- Spread only the right amount, in the right place, at the right time.
- Spread in cool, windless and damp conditions.
- Spread slurry and digestate using low emission spreading equipment (trailing hose, trailing shoe or injection) rather than surface broadcast (splash plate).
- Incorporate solid manure, separated fibre, cake or compost into the soil by plough, disc or tine as soon as possible and at least within 12 hours
- Consider processing slurry or digestate, such as by acidification (with professional equipment and advice) or separation.
Spreading manufactured fertilisers
- Use a nutrient management plan to calculate suitable times and rates of application.
- Switch from urea-based fertilisers to ammonium nitrate.
- Use urease inhibitors with urea-based fertilisers.
- If applying urea-based fertilisers, spread when rainfall is due, apply by injection to soil or incorporate into soil as soon as possible.
- Apply ammonium nitrate in cool and moist conditions but avoid applying when rainfall is expected.
- Consider using a professionally formulated diet to match the nutrient content of the feed to the requirements of the animal at different production stages.
- Regularly clean housing and yards and remove manure. For example, use a belt system to remove layer manure twice a week and regularly wash and scrape cattle yards.
- Minimise the amount of mixing between urine and faeces (as ammonia forms when these two mix). For example, use grooved floors in cattle housing to channel urine.
- Minimise the surface area of exposed slurry pits. For example, use V-shaped gutters and reduce the surface area of the slatted area in pig housing.
- Keep poultry litter and manure dry. For example, ventilate colony deep pit or channelled systems.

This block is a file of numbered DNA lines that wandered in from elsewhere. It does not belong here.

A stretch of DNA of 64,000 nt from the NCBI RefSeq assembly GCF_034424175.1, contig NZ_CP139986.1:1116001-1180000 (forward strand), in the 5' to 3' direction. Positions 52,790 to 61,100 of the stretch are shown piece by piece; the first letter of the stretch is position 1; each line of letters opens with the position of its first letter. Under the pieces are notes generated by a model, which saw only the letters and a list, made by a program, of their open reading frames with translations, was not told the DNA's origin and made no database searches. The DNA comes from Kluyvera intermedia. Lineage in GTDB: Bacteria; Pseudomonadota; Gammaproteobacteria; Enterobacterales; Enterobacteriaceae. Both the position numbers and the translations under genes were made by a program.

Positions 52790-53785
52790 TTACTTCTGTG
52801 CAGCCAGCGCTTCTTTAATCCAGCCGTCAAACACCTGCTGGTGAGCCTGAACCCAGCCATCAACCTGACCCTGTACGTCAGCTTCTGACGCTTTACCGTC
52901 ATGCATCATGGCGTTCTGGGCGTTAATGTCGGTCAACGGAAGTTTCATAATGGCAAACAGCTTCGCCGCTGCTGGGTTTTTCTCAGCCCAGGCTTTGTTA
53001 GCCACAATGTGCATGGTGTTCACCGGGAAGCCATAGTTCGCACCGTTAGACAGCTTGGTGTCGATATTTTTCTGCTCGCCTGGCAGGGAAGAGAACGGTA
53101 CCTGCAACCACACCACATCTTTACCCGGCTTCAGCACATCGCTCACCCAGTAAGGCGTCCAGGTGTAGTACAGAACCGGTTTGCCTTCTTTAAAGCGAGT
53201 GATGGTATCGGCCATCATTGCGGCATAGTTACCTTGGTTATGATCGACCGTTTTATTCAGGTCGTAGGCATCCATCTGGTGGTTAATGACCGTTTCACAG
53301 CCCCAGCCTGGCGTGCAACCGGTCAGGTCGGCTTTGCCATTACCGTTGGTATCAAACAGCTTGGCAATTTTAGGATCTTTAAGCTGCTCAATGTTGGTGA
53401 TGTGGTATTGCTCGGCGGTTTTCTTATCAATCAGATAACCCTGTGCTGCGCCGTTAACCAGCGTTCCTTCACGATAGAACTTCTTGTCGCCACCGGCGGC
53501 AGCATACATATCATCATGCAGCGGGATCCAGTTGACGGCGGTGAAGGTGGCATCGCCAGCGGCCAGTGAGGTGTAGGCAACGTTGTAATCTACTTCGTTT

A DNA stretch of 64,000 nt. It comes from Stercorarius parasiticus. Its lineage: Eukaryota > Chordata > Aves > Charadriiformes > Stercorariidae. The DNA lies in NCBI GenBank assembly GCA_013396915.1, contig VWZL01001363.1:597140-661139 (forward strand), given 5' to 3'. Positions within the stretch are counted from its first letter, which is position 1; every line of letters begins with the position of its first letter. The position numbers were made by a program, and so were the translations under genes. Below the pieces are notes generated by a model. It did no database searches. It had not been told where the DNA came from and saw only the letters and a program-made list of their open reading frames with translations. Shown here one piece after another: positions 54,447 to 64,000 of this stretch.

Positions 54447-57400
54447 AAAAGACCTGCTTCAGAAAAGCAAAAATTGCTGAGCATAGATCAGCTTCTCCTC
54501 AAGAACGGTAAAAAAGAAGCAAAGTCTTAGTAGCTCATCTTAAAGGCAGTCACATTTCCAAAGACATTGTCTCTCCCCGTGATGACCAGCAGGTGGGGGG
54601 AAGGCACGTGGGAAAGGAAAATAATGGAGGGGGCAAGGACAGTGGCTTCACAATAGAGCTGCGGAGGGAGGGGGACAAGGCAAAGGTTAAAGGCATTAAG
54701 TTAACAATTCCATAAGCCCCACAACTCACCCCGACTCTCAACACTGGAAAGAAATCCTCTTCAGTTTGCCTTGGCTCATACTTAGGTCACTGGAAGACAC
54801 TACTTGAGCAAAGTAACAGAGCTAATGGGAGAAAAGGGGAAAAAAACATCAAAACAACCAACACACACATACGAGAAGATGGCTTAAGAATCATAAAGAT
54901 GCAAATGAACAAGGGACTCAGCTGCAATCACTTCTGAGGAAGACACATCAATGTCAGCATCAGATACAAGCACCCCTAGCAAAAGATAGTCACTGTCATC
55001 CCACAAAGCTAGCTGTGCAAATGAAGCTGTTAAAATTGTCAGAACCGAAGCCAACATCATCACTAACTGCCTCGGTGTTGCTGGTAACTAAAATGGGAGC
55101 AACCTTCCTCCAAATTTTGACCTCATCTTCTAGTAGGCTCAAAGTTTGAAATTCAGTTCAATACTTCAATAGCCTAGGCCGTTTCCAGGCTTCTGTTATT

Ammonia emissions on the rise
The Code of Good Agricultural Practice coincides with publication of a report from the Environment Agency (EA), which shows, unlike other main air pollutants, emissions of ammonia have increased since 2013, with damaging consequences for soils, habitats and freshwaters.
The vast majority of UK ammonia emissions, 88%, come from the agricultural sector as a result of such activities as fertiliser use and slurry storage, says the EA.
“Higher concentrations and deposition levels are associated with areas of intensive livestock production, especially dairy and beef.”
EA chairwoman Emma Howard Boyd said: “Urgent action is needed if we are going to tackle the hidden blight of ammonia emissions. As custodians of the land, farmers must take the lead by changing their land management practices.”
The report shows progress has been made in reducing many pollutants, such as nitrogen oxide, particulate matter and sulphur dioxide.
“However, while legal limits are being met for the majority of pollutants… under current projections, emission reduction targets for 2030 will not be met,” it adds.
As such, the government has moved to address these issues by publishing its Clean Air Strategy, which is out for consultation. Clean air is also the first of the 10 major goals set in the 25-year environment plan.